Well tomorrow is officially Marine Corps Marathon registration day, and I am very excited. This will be my second experience with 26.2 miles, and I am thinking it may even be better than my first. Training for Philly was certainly a challenge — blood, sweat, and tears all included — and I expect MCM to top my experience, since it is, after all, the People's Marathon. MCM is the 4th largest marathon in the country, with over 30,000 runners. Plus, I'll have the benefit of training in the area since I live close to the course. This year I will be running with friends and family, making it that much better.
Since my time off from Philly, I've had some time to reflect on how much I've grown to love running. Despite the challenge of working and going to school full time, I've been able to fit running into my schedule (although not as much as I'd like). After a great run, I feel so much more focused than I did beforehand. I love it.
Which is why I've been following a recent story from University of Delaware, my alma mater, about the cutting of the men's cross country team in the name of Title IX. Starting this fall, the team will now be considered a club sport, not varsity. Title IX, most famously known for promoting women's equality in sports, includes a standards that requires varsity sports to offer funding in proportion to the number of male and female students. The university is using this reason to cut the cross country team, and to no longer allow runners to compete at a varsity level, according the university newspaper, The Review.
As I started to read further into this story, I was interested in why it was the cross country program, whose indoor team was also made a club sport in 2008, that is being bullied by Title IX. As a student at Delaware, our football team was the golden standard of sports, despite the fact that it is Division I-AA, and not even Division I. Our basketball team has bordered on atrocious since before I was even on campus, and I still can't recall ever talking to a person who actually attended a game. Jeff Pearlman's Sports Illustrated column cites some of the numbers regarding the football team: 103 total members on the roster, four quarterbacks, 10 running backs, 14 wide receivers, 16 defensive backs, and four kickers. Yes, four kickers. And amazingly, it is the 12-person total roster, with a budget of $20,000 and no scholarships that is cut. Pearlman also cites that the attendance at Delaware Stadium for the I-AA semifinals, in which Delaware played, was only 10,317 — in a stadium that can fill up to 22,000. Football isn't a great "money-maker" for the university, and neither is basketball — arguably the two most popular college sports. So what is the purpose of cutting an entire program of one of the least expensive sports, when the larger, and over-rated programs suffer no consequences?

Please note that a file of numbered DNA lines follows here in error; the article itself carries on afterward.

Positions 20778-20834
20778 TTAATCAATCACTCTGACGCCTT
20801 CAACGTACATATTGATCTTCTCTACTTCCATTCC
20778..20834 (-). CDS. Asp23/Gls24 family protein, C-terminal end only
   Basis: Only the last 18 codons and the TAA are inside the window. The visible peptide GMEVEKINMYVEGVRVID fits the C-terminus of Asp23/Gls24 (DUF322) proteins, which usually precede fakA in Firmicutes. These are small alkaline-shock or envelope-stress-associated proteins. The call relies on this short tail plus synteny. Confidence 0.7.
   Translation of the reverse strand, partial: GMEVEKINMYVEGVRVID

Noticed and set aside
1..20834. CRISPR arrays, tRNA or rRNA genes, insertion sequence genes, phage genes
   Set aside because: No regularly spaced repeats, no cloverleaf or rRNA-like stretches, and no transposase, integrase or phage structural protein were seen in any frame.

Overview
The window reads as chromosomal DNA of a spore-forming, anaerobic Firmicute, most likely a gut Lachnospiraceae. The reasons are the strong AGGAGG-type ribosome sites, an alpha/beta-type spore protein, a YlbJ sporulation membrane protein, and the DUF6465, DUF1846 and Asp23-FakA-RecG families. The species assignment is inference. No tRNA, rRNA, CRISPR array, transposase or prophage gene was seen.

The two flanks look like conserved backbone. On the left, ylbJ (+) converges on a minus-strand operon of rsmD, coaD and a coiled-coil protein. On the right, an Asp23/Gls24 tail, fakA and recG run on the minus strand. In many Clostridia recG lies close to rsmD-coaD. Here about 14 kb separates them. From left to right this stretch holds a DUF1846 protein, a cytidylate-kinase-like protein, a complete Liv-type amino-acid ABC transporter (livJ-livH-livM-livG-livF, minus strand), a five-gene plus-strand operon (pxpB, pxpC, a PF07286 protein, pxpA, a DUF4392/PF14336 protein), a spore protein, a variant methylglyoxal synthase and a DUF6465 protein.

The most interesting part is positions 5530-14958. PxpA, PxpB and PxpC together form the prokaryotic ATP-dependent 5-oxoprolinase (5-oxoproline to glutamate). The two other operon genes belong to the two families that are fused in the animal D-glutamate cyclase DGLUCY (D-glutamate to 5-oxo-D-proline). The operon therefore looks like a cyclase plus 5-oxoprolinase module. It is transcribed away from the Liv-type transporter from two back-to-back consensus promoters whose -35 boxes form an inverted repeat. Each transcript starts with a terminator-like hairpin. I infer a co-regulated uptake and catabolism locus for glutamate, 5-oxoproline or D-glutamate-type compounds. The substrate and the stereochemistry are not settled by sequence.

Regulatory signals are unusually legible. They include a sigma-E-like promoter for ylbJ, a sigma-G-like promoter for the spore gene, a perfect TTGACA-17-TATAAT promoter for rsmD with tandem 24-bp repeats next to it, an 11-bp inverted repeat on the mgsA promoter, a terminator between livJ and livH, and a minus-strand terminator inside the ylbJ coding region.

I wonder if in the the future this will come back to hurt the university. There will be less interest among students as they no longer have an option to run at the varsity level. It's possible that other students may not consider Delaware as a formidable option because the sport they love may run the risk of being cut as well.
As a woman, I understand the reasoning for Title IX, and I am grateful for laws that do promote equality. Women's sports are important. But as a runner, I have serious qualms with the idea to cut cross country. Why couldn't the football team scale back its roster? No, running is not the most exciting or the flashiest sport — but those who do it are incredibly dedicated and do have a deep love for just getting outside and moving. Mostly, I feel for the students who came to Delaware to be a part of a great program, only to lose the opportunity to do so. It may be too late for the men's cross country team, but I do hope that in the future the university finds a better way to enact the guidelines of Title IX.